25 Jul Zero Food Waste Act: Excess Food From Restaurants Must be Donated to Charities for Distribution
On Sunday, July 24, a bill has been filed by Senator Benigno “Bam” Aquino IV that aims to reduce the restaurant food wastes from being garbaged, intending it to be donated to food banks and be distributed to the poor.
It is the Senate Bill No. 357, or the Zero Food Waste Act, that aims to “ultimately end the cycle of having food end up in the trash instead of stomachs.”
Restaurants are required to donate their excess food to the designated charities and food banks. These food banks will then verify the food’s fitness to be eaten. Lastly, it will then be distributed to the poor for consumption.
The bill does not only prevent food waste in the Philippines but also to improve the food security in the country as well.
Senator Aquino said, “Sa taas ng presyo ng bilihin at presyo ng pagkain ngayon, hindi makatarungan na maraming nasasayang na pagkain.”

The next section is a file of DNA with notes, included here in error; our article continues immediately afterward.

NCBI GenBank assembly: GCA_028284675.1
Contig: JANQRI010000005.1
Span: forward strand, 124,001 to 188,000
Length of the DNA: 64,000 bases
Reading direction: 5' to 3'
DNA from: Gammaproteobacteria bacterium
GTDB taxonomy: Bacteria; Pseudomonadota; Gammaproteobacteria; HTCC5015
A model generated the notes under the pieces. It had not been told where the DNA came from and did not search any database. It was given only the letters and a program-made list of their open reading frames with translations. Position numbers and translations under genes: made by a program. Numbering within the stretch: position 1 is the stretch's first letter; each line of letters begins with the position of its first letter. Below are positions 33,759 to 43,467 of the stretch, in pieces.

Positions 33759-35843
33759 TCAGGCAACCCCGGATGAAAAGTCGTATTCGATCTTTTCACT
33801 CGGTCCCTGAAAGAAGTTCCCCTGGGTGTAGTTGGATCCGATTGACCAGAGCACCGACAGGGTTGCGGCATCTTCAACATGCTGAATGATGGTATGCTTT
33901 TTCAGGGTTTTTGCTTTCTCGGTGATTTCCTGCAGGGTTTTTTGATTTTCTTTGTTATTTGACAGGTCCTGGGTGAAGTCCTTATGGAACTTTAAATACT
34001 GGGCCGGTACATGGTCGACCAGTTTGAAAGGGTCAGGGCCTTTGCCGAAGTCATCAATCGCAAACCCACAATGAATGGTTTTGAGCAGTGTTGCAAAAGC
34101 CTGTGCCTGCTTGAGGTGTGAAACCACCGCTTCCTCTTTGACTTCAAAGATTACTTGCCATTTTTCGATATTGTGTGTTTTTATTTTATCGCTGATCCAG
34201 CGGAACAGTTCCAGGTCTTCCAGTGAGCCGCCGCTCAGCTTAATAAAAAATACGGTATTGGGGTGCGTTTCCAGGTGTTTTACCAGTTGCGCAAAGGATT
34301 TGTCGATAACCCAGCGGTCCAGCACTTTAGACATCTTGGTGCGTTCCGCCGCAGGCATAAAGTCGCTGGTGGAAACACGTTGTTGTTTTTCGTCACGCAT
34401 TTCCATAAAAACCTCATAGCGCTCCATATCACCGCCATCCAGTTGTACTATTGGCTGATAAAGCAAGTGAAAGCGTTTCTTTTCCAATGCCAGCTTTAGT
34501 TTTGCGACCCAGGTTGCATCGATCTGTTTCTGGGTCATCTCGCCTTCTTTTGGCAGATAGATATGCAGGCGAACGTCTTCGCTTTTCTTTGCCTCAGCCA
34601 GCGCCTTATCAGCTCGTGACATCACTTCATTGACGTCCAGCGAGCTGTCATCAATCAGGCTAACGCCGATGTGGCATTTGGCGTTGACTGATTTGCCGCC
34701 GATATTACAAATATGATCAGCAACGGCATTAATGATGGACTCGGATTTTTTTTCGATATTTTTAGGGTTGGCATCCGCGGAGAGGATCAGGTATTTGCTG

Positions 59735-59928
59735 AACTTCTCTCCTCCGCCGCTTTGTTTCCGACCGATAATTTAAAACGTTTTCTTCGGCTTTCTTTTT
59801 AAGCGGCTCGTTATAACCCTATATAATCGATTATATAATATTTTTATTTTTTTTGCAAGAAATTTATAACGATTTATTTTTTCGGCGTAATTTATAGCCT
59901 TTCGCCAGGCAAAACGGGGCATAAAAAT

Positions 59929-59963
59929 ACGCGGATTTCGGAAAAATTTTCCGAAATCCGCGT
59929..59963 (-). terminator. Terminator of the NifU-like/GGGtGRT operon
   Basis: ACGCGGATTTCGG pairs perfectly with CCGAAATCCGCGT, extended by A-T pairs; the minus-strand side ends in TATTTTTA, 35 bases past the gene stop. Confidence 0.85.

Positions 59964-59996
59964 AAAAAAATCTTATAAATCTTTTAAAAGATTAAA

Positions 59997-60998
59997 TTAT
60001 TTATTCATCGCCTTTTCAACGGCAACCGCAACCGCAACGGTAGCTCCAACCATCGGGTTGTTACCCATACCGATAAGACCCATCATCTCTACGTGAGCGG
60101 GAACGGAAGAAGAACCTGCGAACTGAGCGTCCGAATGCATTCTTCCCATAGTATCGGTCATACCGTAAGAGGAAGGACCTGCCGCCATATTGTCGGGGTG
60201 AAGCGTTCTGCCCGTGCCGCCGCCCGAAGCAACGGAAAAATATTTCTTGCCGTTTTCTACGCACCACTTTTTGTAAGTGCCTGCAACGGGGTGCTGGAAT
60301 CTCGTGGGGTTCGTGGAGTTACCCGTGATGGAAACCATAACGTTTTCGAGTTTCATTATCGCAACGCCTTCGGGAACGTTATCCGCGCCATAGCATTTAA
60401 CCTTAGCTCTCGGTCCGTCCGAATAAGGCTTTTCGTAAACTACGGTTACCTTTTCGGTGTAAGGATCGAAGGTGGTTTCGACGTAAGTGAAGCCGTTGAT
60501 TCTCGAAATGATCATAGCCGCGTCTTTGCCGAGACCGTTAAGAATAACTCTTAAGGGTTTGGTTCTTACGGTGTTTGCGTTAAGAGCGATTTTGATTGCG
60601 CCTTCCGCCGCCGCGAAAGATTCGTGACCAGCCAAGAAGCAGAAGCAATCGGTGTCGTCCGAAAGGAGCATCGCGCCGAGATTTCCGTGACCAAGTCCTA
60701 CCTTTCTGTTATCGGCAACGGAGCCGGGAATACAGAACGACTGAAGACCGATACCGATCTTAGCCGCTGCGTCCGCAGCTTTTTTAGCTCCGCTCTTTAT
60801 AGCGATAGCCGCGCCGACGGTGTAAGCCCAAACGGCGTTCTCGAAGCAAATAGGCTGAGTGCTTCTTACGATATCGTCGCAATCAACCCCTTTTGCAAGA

In the Philippines, a family of 5 needs to have a daily budget of P439 to have a decent food for their family according to a study conducted by Pinggang Pinoy of the Food and Nutrition Research Institute (FNRI).
Food security is achieved “when all people, at all times, have physical and economic access to sufficient, safe, and nutritious food that meets their dietary needs and food preferences for an active and healthy life,” according to the Food and Agriculture Organization (FAO).
When it comes to food security, the Philippines ranked 72nd among 109 countries that have been rated in the 2015 Global Food Security Index (GFSI).
The Department of Social Welfare and Development (DSWD) will set guidelines regarding the collection, storage, and distribution of edible food donated by businesses to food banks. They will act as the middle man between the restaurants and the food banks.
Yet, the restaurants themselves will shoulder the costs of sending the food to food banks’ warehouses or point of distribution.
A penalty will be given to the restaurant that fails to turn over the wastes and if they will be unable to secure the quality of the food that has to be donated.
According to Senator Aquino, the Zero Food Waste Act will “push private individuals and their local governments to participate in a segregation campaign to have food waste readily available for recycling into fertilizer or compost.”